"I believe the first official war we had was with some entity in towards [the region of] Fountain," said SirMolle to me in 2014. "We had like a three week war where we destroyed them, and they posted on the forums 'Okay, we're defeated.'
"That was the kind of level you had in the wars back then. It was very isolated with two corporations. It was 30 people altogether. It was concentrated to two or three systems, and you actually had honorable wars as in 'I declare war on you.' That changed over the years."
But Evolution had trouble pacifying "the locals"—as SirMolle diminutively called them—and they resisted Evolution's attempts to take over. The local corporations were successful at preventing their own eviction, and eventually a ceasefire was brokered which joined the corporations together as the "Fountain Alliance."
However, the newly unified Fountain Alliance wouldn't last long. Several Fountain Alliance leaders I spoke to described Fountain Alliance as a group that eventually became bogged down with bureaucracy. Five hour weekly council meetings became the norm as they discussed logistics, territorial mining rights, and endless other laborious topics. Nobody was having much fun, and EVE became work. A lack of fun is the silent killer of alliances in EVE.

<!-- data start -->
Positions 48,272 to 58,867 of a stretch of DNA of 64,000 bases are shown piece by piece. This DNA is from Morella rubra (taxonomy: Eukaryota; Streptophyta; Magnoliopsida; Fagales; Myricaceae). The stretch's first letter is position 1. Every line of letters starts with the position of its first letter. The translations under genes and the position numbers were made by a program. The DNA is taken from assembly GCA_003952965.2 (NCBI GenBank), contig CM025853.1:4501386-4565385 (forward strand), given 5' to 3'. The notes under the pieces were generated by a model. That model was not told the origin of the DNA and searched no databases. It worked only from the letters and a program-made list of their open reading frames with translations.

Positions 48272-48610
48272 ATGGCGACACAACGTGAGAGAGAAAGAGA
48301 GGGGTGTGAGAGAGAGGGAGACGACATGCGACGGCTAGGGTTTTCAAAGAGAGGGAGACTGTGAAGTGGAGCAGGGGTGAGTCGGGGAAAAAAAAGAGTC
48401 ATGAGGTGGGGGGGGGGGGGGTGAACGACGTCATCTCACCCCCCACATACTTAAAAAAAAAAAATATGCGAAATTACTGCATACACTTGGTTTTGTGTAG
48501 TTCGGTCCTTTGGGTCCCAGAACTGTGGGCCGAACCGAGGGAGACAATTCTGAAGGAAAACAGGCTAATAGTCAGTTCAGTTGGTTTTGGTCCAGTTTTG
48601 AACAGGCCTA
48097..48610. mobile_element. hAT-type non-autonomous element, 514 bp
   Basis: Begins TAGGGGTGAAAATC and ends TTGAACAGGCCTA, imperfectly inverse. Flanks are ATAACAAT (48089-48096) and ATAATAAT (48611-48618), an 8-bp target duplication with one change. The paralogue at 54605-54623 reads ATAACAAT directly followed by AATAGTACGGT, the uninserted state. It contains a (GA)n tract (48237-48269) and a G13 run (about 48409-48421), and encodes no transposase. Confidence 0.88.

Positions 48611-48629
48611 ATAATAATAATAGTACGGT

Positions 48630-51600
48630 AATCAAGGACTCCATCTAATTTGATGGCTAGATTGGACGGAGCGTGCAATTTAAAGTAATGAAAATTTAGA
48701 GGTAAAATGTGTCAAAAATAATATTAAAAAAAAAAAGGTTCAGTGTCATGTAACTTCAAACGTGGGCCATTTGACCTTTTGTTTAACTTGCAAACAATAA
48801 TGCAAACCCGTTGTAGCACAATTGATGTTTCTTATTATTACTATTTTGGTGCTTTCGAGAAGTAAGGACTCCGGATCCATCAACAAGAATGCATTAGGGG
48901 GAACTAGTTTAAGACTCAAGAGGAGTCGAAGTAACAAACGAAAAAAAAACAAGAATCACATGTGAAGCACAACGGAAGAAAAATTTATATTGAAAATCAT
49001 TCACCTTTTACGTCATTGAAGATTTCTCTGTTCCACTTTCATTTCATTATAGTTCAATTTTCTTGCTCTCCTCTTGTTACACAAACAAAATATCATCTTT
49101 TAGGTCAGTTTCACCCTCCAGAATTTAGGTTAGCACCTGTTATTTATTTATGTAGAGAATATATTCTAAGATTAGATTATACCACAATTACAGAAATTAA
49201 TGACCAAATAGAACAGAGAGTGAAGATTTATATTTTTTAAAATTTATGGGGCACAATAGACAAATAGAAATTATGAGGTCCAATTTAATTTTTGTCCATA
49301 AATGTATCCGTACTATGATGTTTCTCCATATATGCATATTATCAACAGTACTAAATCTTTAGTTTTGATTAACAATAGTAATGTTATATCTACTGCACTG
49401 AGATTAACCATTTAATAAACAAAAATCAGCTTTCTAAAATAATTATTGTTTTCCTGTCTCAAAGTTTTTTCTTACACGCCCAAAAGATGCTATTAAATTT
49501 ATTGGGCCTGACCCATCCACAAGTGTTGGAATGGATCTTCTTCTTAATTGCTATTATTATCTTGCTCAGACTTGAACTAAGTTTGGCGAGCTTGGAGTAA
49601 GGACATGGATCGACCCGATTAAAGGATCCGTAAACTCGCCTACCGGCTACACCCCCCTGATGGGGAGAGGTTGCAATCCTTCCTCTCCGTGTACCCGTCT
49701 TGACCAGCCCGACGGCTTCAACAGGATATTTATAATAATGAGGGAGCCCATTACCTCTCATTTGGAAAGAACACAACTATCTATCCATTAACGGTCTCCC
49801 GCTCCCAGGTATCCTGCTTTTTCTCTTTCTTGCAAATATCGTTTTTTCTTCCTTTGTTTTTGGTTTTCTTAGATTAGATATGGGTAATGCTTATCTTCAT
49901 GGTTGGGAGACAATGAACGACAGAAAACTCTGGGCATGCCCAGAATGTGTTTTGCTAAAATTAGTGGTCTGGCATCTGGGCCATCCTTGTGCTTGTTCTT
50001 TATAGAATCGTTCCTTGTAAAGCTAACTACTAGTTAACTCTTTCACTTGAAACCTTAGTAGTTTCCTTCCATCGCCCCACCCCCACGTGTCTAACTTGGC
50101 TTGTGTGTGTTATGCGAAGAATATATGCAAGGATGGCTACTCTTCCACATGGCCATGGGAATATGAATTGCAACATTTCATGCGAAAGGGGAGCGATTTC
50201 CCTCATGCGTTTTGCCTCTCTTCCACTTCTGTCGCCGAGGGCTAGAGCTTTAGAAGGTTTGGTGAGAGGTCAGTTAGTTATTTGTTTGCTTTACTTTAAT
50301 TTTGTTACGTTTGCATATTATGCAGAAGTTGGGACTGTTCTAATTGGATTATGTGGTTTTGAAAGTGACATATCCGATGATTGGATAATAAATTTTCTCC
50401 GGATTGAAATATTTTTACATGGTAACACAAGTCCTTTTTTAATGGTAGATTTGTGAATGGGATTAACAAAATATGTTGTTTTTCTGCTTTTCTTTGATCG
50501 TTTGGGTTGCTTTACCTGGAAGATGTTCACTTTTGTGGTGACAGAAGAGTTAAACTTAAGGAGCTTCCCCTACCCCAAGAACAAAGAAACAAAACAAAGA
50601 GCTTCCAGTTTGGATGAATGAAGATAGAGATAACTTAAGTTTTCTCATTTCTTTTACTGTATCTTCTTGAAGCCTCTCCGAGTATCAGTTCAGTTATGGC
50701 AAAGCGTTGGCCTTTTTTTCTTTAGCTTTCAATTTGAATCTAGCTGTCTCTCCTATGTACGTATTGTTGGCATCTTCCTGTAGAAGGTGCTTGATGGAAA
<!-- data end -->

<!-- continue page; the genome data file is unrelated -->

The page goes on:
The boredom and bureaucracy of Fountain Alliance became too much for Evolution over time. In a matter of just a few months Evolution left Fountain Alliance on amicable terms, said their farewells, and headed North.
SirMolle wanted to fight a war, and he was prepared to manufacture one if he had to.
Meanwhile, in the northern regions (Fountain is in the West,) a group called the Venal Alliance had formed and was in the process of consolidating power. The corporations of Venal Alliance worked together for mutual benefit, and made a lot of money in the process. What the Venal Alliance didn't know was that one of its main corporations—a group called "Taggart Transdimensional"—had a bullseye on its back. Taggart and Evolution had fought months earlier in the EVE Online beta, and now that Evolution had left Fountain Alliance in the west to search for a war in the nearby north, there was no better target than its old enemy.